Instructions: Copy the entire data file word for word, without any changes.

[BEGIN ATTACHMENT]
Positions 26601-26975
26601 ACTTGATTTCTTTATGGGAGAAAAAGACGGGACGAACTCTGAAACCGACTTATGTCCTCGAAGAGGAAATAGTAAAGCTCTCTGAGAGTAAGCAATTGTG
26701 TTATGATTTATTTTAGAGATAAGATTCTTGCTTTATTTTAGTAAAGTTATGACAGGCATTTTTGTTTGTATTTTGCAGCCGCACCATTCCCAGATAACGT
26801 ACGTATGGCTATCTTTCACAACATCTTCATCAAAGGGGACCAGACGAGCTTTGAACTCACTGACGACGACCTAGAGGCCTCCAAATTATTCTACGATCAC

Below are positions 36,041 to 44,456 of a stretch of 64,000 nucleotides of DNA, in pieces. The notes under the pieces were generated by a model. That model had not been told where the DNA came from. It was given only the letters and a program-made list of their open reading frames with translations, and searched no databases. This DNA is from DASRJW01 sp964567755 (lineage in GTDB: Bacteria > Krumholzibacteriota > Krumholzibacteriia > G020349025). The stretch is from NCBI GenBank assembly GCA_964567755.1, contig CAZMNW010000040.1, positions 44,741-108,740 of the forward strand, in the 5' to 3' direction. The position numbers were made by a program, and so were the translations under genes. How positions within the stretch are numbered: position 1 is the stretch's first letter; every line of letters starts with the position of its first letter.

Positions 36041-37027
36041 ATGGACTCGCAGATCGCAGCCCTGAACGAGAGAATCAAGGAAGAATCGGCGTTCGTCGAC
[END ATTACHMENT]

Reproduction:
Positions 26601-26975
26601 ACTTGATTTCTTTATGGGAGAAAAAGACGGGACGAACTCTGAAACCGACTTATGTCCTCGAAGAGGAAATAGTAAAGCTCTCTGAGAGTAAGCAATTGTG
26701 TTATGATTTATTTTAGAGATAAGATTCTTGCTTTATTTTAGTAAAGTTATGACAGGCATTTTTGTTTGTATTTTGCAGCCGCACCATTCCCAGATAACGT
26801 ACGTATGGCTATCTTTCACAACATCTTCATCAAAGGGGACCAGACGAGCTTTGAACTCACTGACGACGACCTAGAGGCCTCCAAATTATTCTACGATCAC

Below are positions 36,041 to 44,456 of a stretch of 64,000 nucleotides of DNA, in pieces. The notes under the pieces were generated by a model. That model had not been told where the DNA came from. It was given only the letters and a program-made list of their open reading frames with translations, and searched no databases. This DNA is from DASRJW01 sp964567755 (lineage in GTDB: Bacteria > Krumholzibacteriota > Krumholzibacteriia > G020349025). The stretch is from NCBI GenBank assembly GCA_964567755.1, contig CAZMNW010000040.1, positions 44,741-108,740 of the forward strand, in the 5' to 3' direction. The position numbers were made by a program, and so were the translations under genes. How positions within the stretch are numbered: position 1 is the stretch's first letter; every line of letters starts with the position of its first letter.

Positions 36041-37027
36041 ATGGACTCGCAGATCGCAGCCCTGAACGAGAGAATCAAGGAAGAATCGGCGTTCGTCGAC